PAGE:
# Why is this carbocation more stable?

For comparing the stability of different compounds that undergo resonance, I was taught to first check for equivalent resonance, then the number of atoms on which the delocalization was taking place and so on(e.g phenolate ion vs acetate ion)

But comparing benzyl carbocation with $\ce{CH2=CH-CH2+}$, even though $\ce{CH2=CH-CH2+}$ has equivalent resonating structures(and hence a greater extent of delocalization of electrons), it is less stable than benzyl carbocation. Why?

• Benzyl carbocation has more number of resonating structures than this carbocation. – Arishta Mar 26 '17 at 10:32
• @cotton phenolate ion has more resonating structures than acetate ion too but because of equivalent resonating structures, the acetate ion is more stable. – xasthor Mar 26 '17 at 10:39
• @xasthor, see when a negative charge is delocalised on a set of electronegative elements, it can be considered stable, and similarly for a positive charge on electropositive ones, but comparing the resonance of acetate ion,with that of an allyl carbocation, doesn't seem fit. I agree with what cotton said, the no of resonating structures determines the resonance energy, hence stability. – Supernova Mar 26 '17 at 10:43
• @Cotton (very first comment) Not to forget that beside "simple resonance" structures drawn on paper, benzyl cations rearrange into Hueckel aromatic tropylium cations, as seen in mass spectroscopy at $m/z = 92$, too. – Buttonwood Mar 26 '17 at 11:05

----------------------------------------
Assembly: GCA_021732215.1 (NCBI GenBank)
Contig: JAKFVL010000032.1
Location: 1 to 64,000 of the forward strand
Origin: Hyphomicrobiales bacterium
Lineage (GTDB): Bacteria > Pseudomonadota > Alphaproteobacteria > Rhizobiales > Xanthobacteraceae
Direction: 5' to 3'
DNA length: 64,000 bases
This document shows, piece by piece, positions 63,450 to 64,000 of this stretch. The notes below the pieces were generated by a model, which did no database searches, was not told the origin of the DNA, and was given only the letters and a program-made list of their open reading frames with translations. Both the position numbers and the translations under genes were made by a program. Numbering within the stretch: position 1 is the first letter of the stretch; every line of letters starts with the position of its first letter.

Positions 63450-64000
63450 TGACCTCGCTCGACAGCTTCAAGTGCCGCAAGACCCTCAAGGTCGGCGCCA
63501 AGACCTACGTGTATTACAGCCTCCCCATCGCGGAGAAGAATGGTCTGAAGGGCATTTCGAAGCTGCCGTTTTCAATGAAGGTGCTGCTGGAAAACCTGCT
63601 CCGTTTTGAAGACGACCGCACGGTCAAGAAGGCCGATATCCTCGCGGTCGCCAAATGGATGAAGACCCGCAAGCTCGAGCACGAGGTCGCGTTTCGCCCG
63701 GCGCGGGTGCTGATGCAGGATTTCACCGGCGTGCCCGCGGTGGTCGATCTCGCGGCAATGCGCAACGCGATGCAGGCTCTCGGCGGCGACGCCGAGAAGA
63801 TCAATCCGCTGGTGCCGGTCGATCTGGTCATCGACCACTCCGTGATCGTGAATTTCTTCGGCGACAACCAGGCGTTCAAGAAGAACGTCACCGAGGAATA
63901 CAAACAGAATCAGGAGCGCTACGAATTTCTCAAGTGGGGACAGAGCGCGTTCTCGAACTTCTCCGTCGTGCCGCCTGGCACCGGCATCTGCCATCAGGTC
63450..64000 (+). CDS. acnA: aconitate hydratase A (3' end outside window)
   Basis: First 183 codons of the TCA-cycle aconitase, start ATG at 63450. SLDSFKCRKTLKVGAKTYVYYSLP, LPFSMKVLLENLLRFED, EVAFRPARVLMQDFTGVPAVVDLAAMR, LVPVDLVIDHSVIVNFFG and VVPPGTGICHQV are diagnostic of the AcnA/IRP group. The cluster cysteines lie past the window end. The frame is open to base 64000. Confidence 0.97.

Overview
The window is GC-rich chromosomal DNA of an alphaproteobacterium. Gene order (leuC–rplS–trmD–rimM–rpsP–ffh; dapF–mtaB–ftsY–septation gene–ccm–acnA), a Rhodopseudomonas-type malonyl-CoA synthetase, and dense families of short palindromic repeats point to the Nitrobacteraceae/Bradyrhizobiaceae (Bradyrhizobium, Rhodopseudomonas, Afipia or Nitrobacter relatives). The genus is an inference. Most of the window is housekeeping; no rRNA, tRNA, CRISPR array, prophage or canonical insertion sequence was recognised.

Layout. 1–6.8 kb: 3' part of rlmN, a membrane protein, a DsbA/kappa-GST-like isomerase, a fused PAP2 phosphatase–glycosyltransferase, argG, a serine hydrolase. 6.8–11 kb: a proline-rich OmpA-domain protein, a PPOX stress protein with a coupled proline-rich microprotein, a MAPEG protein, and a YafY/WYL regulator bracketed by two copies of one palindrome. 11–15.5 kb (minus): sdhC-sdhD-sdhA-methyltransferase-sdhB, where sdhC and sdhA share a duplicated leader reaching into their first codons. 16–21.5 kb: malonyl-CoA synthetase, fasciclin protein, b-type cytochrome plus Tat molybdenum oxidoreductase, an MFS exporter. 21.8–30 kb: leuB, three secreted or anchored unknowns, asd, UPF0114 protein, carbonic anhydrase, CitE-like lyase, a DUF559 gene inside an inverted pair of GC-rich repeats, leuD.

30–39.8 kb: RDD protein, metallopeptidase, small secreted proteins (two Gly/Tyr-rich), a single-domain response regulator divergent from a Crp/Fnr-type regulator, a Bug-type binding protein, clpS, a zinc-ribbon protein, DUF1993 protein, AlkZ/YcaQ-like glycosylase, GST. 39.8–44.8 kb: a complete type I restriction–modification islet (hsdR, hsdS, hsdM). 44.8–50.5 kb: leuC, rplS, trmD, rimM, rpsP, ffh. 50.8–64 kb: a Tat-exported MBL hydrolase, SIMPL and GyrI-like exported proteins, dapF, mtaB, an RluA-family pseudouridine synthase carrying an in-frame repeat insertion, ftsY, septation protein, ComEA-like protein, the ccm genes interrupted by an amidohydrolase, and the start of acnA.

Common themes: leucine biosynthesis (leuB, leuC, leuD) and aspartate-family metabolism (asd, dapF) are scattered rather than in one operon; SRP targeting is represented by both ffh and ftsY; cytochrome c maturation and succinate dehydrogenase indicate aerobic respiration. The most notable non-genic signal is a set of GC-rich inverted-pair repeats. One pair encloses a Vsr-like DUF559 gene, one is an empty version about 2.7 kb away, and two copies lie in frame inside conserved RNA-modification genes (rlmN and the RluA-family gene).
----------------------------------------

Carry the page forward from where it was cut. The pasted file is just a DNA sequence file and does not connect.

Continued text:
• More resonance structures does not necessarily mean more stable. Maybe here it does, but not in general. – orthocresol Mar 26 '17 at 11:39

What all the comments boil down to is we are comparing different things:

Allyl vs benzyl cations: Both contain onlybhydrogen and carbon, with the positive charge formally distributed over two carbon atoms in allyl versus four carbon atoms. Putting the positive charge on more carbon atoms makes the benzyl cation more stable.

Acetate vs phenolate anions: Here, unlike the hydrocarbon actions mentioned above, oxygen enters the picture. The negative charge in the acetate ion is distributed over two oxygen atoms, versus phenolate having its negative charge on one oxygen plus multiple carbons. Having the second oxygen atom wins out because of the superior electronegaytivity of oxygen, which is a nonfactor for the cation case mentioned above.

Note that the "rules" above are not absolute laws. You have to consider other factors such as aromatic or antiaromatic coupling that involves the charge; e.g. cyclopropenyl cation is much more stable than benzyl cation because of the positive charge being inherent to an aromatic ring, even though cyclopropenyl has only three instead of four carbons to take up the charge.